22 Feb When is a law not a law?
When governments propose changes to laws, many people mistakenly believe that law is already in place. On the contrary, the path from proposal to law is not as straight-forward as you might think.
When an unpopular or contentious bill is announced, perhaps because of the attention it receives from the media, everyday Australians are sometimes led to believe the declaration heralds a done deal, but this is usually far from the truth.
Here’s a good example
As part of the 2014 Federal Budget, the government proposed raising the age pension age to 70 by 2037.
The announcement prompted an immediate frenzy of media and political commentary and many Australians understandably believed that this was now the law and with immediate effect. Amid the controversy average Australians were left confused and worried.
As a result of intervention from the then minor parties, the relevant bill has not been passed in the Senate. Now, three years later, it remains that the age pension age will increase to only 67 by 2023.
A more recent example is the reporting of changes to superannuation announced in the May 2016 Budget. After much to-ing and fro-ing, most of these bills were finally passed (with amendments) in November 2016.
This is how it works
The process of taking a bill from proposal to L-A-W law can be lengthy and quite tedious.
Bills are usually introduced into the House of Representatives by government ministers, although other members of parliament can introduce bills known as private members’ or private senators’ bills.
Once introduced to the House of Representatives they must be read aloud by the Clerk three times. They are then presented in identical form to the Senate, where they are again read aloud three times. The tradition of reading bills three times harks back to the days before printers, when the Clerk was responsible for ensuring the members of parliament understood the bill before casting their vote.
Bills must be passed by a majority vote in both the House of Representatives and the Senate. Where a bill is complex and/or creates lengthy debate, the process can become very drawn out and take weeks or even months. Although in certain circumstances, a bill can be passed in only days if the law change is deemed urgent.
The table below, shows the path a bill takes on its way to becoming law.
|First reading – bill is introduced||House of Representatives|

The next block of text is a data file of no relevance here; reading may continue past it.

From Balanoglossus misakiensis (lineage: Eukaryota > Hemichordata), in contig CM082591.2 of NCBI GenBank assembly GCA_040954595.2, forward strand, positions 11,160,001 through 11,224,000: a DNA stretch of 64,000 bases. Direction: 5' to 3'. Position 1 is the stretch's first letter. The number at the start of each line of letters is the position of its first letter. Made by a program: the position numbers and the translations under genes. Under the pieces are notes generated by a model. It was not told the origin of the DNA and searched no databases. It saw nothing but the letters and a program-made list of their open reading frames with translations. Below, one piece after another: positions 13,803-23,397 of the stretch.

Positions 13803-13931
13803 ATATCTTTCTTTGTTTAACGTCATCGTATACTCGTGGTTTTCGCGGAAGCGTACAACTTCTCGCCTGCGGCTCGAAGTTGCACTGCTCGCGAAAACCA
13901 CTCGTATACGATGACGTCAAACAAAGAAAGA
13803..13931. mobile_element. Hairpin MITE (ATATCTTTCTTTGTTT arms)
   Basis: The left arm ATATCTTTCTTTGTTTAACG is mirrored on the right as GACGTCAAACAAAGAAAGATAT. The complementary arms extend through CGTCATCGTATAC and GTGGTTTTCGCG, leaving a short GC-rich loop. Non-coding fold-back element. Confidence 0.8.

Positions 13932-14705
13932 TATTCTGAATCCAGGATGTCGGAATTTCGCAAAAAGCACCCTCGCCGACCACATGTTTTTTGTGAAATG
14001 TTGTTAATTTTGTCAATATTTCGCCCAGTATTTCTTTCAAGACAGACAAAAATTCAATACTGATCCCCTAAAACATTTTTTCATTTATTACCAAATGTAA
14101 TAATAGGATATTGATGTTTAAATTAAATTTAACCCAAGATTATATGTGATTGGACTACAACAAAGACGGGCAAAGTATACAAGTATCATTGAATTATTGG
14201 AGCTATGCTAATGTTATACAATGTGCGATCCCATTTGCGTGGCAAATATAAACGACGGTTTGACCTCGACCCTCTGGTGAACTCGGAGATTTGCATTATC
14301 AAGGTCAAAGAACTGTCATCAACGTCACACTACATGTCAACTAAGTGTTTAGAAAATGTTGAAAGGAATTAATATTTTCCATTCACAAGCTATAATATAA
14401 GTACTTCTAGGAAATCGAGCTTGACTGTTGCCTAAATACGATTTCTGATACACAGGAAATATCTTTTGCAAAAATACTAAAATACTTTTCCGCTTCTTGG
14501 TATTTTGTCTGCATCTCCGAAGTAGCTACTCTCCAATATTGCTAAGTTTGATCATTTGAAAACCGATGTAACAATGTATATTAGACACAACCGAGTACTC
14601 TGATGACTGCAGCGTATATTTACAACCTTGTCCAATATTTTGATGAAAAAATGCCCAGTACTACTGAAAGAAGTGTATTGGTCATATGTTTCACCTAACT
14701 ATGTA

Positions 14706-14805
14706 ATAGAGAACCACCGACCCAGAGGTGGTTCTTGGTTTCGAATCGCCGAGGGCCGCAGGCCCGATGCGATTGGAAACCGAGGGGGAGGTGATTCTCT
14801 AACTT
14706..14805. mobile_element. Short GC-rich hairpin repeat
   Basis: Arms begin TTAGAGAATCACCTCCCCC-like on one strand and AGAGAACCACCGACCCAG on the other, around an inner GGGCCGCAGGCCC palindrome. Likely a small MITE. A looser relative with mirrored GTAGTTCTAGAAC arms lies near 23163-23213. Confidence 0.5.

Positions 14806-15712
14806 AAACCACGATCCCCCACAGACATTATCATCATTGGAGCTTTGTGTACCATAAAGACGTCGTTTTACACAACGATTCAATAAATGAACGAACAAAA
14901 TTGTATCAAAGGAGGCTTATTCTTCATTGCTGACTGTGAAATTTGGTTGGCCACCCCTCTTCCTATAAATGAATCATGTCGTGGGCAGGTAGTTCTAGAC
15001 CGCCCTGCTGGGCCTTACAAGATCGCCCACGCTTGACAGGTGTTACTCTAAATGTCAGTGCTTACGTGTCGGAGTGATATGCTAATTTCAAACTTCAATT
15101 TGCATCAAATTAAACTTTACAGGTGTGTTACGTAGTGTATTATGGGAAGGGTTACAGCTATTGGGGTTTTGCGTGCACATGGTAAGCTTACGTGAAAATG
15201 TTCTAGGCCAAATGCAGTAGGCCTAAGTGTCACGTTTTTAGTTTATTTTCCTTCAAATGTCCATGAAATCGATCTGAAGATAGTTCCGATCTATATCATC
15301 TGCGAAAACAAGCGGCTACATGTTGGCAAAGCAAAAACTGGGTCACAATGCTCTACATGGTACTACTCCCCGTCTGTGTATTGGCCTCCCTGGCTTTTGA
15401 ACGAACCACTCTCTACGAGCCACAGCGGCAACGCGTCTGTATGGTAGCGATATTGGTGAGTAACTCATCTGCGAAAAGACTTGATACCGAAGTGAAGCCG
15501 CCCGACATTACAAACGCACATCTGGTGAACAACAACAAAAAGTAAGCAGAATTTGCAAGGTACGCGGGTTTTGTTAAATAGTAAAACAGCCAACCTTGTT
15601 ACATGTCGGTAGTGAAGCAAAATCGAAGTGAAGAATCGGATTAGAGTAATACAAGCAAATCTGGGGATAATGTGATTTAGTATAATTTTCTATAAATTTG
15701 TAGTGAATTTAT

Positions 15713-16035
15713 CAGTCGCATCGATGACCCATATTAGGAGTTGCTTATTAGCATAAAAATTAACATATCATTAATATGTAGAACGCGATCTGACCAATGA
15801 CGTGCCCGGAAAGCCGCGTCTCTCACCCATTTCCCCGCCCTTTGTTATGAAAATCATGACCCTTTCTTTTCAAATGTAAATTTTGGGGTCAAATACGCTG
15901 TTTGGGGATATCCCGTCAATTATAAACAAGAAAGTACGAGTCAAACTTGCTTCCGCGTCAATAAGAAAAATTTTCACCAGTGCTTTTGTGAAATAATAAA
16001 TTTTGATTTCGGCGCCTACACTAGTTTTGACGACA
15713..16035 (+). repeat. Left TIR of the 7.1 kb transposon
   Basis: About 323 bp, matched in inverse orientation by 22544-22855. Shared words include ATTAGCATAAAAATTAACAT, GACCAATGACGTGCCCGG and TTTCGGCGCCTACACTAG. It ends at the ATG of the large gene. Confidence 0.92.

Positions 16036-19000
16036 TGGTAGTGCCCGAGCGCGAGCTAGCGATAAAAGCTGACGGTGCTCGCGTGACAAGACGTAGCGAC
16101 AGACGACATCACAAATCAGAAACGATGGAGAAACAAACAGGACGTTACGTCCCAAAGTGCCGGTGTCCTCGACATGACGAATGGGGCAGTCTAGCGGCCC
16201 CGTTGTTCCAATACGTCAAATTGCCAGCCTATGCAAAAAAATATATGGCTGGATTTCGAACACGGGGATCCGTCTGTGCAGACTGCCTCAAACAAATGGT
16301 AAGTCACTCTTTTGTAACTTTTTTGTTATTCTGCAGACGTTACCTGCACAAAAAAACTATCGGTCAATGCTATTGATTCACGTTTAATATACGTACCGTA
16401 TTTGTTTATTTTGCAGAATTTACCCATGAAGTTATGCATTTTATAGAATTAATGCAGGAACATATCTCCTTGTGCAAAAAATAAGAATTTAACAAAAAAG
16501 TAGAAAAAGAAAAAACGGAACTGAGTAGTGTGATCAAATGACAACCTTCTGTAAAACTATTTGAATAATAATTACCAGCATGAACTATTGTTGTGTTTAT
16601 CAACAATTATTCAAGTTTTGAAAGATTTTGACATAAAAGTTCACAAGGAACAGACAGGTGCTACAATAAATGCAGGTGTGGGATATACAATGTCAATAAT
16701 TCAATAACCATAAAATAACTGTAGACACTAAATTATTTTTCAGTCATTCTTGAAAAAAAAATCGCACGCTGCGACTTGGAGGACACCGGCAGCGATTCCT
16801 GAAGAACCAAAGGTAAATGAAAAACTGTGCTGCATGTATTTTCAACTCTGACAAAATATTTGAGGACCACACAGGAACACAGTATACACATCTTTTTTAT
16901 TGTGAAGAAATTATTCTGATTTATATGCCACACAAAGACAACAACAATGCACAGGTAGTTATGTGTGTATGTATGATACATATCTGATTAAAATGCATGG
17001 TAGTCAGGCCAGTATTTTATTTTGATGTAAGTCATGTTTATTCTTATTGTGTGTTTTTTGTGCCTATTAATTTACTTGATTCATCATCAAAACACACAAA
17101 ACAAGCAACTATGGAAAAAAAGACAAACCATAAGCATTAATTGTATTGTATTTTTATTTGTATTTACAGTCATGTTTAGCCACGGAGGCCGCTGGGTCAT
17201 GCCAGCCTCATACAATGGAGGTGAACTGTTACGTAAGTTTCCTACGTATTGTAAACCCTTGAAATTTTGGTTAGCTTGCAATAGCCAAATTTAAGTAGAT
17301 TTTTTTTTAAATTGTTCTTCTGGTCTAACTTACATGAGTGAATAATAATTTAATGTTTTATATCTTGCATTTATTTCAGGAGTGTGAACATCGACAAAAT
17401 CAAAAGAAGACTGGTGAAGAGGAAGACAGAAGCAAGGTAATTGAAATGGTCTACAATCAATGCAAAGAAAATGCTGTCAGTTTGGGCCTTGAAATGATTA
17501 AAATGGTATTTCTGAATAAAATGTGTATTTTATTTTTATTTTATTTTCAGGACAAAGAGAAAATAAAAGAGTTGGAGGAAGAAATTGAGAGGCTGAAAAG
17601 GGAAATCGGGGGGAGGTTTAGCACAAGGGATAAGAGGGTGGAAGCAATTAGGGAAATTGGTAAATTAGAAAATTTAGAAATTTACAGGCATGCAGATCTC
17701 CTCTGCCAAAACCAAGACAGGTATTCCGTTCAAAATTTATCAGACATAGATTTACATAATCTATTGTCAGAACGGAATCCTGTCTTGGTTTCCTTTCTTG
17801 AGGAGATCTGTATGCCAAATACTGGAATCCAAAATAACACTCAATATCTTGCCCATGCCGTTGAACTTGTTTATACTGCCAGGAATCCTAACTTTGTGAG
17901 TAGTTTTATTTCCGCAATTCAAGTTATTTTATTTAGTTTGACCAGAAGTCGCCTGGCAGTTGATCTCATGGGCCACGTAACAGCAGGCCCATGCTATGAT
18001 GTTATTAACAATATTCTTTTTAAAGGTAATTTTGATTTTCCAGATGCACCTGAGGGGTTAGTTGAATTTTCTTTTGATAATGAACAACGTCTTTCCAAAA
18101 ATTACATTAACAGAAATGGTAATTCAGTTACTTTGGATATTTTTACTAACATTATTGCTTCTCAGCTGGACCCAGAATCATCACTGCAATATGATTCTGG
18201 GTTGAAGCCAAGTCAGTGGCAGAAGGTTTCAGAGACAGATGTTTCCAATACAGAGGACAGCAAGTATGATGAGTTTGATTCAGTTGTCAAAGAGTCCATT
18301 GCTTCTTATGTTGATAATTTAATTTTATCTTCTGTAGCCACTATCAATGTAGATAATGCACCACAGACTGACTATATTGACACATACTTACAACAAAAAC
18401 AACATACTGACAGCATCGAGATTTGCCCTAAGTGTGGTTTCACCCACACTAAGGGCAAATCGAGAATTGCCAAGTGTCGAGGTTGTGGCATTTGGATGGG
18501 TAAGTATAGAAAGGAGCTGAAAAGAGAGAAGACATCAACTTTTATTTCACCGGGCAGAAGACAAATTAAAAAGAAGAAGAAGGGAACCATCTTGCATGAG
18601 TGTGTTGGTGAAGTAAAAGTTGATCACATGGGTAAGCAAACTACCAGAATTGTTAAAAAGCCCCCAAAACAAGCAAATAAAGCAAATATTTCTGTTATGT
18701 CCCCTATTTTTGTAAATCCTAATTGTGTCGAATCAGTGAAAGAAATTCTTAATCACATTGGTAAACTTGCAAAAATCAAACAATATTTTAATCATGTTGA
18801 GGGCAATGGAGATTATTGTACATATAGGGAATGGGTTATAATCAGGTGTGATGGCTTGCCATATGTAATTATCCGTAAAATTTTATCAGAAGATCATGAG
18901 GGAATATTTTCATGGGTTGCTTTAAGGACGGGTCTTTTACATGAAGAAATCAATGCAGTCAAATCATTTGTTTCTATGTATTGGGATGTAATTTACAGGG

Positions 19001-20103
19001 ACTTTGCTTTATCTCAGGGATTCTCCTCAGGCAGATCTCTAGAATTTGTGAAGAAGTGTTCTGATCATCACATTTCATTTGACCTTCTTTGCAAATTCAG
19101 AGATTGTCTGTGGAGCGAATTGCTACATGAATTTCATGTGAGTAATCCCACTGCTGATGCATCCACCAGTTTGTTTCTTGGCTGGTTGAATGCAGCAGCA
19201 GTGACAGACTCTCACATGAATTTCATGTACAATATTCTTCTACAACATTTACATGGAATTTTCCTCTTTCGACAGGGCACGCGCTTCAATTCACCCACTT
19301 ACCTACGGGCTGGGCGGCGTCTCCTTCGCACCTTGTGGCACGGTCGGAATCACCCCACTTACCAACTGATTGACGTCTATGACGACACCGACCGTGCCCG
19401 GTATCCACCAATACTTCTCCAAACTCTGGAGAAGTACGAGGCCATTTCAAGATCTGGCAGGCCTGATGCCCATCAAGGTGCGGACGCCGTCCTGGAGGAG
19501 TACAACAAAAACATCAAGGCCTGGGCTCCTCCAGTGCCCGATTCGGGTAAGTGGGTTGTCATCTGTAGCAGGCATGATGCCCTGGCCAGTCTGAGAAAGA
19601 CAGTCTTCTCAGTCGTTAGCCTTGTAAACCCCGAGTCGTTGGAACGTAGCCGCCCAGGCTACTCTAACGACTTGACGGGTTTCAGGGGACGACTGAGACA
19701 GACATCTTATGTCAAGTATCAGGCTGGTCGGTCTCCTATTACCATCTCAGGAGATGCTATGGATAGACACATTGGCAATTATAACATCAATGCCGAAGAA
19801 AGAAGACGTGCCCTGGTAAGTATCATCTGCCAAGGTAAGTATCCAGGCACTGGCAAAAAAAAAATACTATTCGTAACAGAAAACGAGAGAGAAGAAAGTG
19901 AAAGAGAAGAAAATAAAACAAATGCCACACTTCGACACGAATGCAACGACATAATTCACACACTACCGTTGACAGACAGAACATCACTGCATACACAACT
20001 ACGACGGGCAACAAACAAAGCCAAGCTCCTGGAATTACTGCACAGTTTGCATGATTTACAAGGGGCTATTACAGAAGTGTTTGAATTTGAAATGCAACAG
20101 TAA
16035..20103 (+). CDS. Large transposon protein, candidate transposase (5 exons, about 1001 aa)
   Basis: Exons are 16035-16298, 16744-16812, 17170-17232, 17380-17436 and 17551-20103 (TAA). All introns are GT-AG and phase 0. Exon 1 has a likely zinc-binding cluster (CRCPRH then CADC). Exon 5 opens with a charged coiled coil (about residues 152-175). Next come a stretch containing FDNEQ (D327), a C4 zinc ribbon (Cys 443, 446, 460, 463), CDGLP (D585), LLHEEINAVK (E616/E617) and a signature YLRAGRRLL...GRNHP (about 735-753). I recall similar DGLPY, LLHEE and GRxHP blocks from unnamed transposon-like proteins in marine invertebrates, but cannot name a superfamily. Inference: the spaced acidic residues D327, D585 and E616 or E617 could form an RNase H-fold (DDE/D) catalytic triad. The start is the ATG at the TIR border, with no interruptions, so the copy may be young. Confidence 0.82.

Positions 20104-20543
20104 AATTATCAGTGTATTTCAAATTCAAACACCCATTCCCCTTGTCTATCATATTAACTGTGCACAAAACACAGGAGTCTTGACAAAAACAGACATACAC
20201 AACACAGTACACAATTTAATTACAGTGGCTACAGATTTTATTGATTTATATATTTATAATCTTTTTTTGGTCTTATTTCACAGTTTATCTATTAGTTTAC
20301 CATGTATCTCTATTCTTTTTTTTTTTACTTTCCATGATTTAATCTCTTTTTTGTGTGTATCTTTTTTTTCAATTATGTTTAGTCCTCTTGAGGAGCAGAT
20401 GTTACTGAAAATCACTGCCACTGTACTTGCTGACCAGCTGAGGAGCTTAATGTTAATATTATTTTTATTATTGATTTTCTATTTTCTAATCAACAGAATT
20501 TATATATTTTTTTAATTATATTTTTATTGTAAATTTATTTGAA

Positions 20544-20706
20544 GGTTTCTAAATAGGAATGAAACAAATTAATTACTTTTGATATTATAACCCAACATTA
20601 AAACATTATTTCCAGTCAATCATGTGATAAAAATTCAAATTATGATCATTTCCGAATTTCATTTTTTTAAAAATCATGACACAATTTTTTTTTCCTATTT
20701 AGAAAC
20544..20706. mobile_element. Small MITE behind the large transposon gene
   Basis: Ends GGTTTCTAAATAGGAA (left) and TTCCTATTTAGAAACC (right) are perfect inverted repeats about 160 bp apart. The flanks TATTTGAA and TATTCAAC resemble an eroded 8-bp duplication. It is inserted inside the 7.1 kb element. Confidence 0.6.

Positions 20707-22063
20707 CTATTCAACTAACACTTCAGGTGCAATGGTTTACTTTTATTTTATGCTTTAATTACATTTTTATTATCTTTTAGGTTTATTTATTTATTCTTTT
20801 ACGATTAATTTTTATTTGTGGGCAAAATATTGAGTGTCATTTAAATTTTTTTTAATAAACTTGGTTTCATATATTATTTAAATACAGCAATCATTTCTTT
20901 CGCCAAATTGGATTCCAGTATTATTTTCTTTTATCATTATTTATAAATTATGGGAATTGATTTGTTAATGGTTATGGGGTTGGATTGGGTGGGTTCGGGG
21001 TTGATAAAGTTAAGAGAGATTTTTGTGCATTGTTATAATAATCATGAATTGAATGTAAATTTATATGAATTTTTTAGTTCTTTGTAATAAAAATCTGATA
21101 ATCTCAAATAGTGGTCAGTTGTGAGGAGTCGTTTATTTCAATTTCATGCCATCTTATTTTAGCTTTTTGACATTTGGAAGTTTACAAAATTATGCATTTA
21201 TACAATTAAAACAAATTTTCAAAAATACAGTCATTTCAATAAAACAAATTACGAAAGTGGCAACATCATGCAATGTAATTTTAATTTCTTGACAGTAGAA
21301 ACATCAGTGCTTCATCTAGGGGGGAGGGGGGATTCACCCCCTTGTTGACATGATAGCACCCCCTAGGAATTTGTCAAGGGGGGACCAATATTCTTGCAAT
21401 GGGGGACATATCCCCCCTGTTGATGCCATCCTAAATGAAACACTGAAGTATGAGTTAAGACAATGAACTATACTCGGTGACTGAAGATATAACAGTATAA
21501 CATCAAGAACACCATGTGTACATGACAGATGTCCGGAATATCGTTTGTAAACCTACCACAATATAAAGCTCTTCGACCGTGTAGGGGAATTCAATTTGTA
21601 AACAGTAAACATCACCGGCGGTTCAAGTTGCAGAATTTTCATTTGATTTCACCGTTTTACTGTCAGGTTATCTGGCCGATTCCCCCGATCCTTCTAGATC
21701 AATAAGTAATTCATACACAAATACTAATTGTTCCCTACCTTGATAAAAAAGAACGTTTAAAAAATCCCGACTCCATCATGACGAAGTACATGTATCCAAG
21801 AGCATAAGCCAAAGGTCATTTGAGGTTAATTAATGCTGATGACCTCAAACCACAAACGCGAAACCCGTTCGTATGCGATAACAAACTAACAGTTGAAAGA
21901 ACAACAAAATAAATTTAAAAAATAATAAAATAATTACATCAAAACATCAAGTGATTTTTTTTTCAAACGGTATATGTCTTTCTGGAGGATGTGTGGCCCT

|Second reading – members debate bill||House of Representatives|
|House committee – public inquiry||House of Representatives|
|Consideration in detail – members discuss bill’s details||House of Representatives|
|Third reading – members vote bill’s final form||House of Representatives|
|Reported from Federation Chamber||House of Representatives|
|Bill is passed||House of Representatives|
|First reading – bill is introduced||Senate|
|Second reading – members debate bill||Senate|
|Senate committee – public inquiry||Senate|
|Third reading – Senators vote||Senate|
|Bill is passed in Senate||Senate|
|Assent – Governor-General signs the bill||Governor-General|
|Bill becomes an act of parliament||Governor-General|
In any given year, up to 200 bills are presented to Parliament and roughly 90 per cent of these become law. You can search for any bill before Parliament by going to www.aph.gov.au and searching under Parliamentary Business. It can be an interesting exercise.
Your financial adviser keeps up to date with proposed changes that are likely to affect you, and will be able to explain the details and confirm the changes when a relevant law is passed.
www.aph.gov.au Parliament of Australia (Copyright Commonwealth of Australia)
www.peo.gov.au Making a Law (Copyright Commonwealth of Australia)
This article contains information that is general in nature. It does not take into account the objectives, financial situation or needs of any particular person. You need to consider your financial situation and needs before making any decisions based on this information.